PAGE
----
1. The point in controversy in this writ petition under Article 226 of the Constitution is a brief one. The petitioner is the proprietor of a concern called Hospital Equipment (Manufacturing) Company. Respondent 1 is the Engineering Metal and General Workers' Union, represented by its president. According to the contention in the affidavit of the management, five workers, Subramaniam, Venkatesan, Mahalingam, Devaraj and Thangaraj, on the expiry of their sick leavs, were due to join duty on certain dates specified, in May 1865 bat they did not join their duty on those dates or at any subsequent time. They absented themselves without leave. Subsequently respondent 1 union on their behalf wrote a letter on 15 May 1965 containing a false allegation that when the workers reported for work the management refused to give them employment and sent them away. The management duty replied to the communication on 25 May 1965 denying the allegation. Correspondence then ensued between the management and the labour union and the matter was brought before the labour officer for the purpose of conciliation of the dispute, under Section 12 of the Industrial Disputes Act. On 12 October 1965 a memorandum of settlement was drawn up under Section 12(3) of the Industrial Disputes Act, 1947, between Sri K.S. Janakiraman for the workers and the management to the following effect:
1. The management and the union agree to abide by the decision of the Commissioner of Labour, or his nominee in respect of the non-employment of the following workers.
* * *Issues
(1) Whether the non-employment of Thangaraj, Devaraj, Mahalingam, Venkatesan and Subramaniam is justified; if not to what relief they would be entitled ?
(2) Both parties agree that the decision of the arbitrator shall be binding and shall be treated as a term of this settlement for all purposes.
2. This settlement was signed by the employer as well as by the representative of the union.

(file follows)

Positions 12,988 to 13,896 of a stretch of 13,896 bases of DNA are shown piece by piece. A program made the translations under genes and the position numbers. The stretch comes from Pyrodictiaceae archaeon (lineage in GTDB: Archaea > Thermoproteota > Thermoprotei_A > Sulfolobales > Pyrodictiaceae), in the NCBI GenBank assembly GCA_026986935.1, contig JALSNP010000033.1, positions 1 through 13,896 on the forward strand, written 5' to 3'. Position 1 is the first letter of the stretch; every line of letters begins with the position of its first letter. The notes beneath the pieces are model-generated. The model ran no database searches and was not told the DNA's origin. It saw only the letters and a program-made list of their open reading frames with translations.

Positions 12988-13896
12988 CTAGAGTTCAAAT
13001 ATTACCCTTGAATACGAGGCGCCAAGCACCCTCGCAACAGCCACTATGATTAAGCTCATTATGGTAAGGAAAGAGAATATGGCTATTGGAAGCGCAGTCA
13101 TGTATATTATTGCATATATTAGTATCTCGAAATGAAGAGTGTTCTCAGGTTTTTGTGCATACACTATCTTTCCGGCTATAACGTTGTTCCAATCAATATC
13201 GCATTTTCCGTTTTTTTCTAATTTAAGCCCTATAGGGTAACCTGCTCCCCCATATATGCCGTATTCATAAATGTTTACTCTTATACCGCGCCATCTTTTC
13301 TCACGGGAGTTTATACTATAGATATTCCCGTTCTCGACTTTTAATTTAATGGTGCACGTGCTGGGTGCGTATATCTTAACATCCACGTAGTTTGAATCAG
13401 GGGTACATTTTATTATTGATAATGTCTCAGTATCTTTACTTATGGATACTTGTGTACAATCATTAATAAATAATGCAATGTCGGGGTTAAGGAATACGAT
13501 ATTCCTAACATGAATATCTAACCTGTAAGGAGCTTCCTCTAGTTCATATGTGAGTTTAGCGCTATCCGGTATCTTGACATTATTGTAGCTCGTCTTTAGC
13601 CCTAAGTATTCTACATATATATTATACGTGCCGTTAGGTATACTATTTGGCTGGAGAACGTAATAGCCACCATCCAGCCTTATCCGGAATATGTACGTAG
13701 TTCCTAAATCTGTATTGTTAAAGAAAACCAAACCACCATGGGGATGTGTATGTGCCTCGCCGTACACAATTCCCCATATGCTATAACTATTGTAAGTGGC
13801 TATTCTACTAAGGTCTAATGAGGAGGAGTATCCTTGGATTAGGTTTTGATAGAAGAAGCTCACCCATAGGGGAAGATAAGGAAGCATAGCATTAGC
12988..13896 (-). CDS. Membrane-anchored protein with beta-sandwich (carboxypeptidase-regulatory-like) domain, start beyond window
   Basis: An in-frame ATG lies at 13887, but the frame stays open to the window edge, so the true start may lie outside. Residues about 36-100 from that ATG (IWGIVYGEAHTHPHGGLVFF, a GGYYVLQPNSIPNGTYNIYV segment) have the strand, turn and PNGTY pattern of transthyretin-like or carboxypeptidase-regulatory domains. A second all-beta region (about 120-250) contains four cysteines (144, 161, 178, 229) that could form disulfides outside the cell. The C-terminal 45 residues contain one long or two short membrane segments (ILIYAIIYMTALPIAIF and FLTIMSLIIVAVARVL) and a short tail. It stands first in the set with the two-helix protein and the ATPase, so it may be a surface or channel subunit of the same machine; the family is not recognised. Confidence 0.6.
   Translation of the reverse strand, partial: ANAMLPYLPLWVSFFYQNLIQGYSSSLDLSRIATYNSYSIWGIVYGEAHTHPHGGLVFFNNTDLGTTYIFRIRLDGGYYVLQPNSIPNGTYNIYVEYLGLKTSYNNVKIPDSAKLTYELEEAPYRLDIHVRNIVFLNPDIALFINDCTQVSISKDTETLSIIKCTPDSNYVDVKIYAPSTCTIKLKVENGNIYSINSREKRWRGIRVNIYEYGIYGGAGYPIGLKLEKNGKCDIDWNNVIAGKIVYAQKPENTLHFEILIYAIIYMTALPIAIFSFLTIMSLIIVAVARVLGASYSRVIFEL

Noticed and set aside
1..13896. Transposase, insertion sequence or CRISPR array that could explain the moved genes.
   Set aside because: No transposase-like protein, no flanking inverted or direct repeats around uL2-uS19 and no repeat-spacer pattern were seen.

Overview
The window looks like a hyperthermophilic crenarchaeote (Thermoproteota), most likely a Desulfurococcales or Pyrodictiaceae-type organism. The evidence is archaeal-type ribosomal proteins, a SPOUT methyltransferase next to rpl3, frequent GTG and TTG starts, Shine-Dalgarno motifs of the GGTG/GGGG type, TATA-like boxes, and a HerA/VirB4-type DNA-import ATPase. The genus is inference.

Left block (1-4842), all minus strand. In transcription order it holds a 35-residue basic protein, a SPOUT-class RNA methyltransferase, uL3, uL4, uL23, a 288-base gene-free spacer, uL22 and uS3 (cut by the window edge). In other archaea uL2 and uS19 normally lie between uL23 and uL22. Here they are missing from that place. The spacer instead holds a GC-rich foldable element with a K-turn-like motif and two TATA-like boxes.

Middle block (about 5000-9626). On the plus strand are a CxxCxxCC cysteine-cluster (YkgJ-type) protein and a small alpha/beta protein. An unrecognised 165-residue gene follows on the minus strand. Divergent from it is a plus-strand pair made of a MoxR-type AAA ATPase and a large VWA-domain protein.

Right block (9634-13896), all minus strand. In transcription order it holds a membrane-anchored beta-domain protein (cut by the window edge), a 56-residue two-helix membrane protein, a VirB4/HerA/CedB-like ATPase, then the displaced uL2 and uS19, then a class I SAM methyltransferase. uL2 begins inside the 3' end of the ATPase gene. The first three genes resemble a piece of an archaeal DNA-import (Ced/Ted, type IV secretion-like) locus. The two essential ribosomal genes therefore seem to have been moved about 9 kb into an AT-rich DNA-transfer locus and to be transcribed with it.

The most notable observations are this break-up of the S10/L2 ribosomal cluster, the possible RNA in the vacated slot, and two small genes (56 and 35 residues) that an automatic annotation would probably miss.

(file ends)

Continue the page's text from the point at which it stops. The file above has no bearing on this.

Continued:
3. The nominee of the Labour Commissioner was the Deputy Commissioner of Labour and he gave a decision after hearing both the parties and their arguments, on 8 March 1966, holding that the non-employment of the above workers was not Justified and that they would be entitled to reinstatement with continuity of service and that for the period of their non-employment they should be paid one half of the total wages inclusive of the usual allowances. The management have attacked this decision of the arbitrator in the present writ proceedings. The main ground is that the arbitrator did not give full opportunity to the management to lead evidence but dealt with the matter in a perfunctory manner. The management, therefore, wants to quash the decision of the arbitrator by a writ of certiorari under Article 226 of the Constitution.
4. At the time of the hearing of the writ petition, it was admitted by the learned Counsel for the management, that viewing the decision of the arbitrator as decision to which the Arbitration Act, 1940, would apply the management had filed a petition in the City Civil Court, Madras (which has been numbered as an original petition) for the purpose of setting aside the decision of the arbitrator on several grounds which could be urged for that relief under the Arbitration Act. The learned Counsel appearing for the workmen conceded that it was a fact that such a petition has been filed and that it is pending.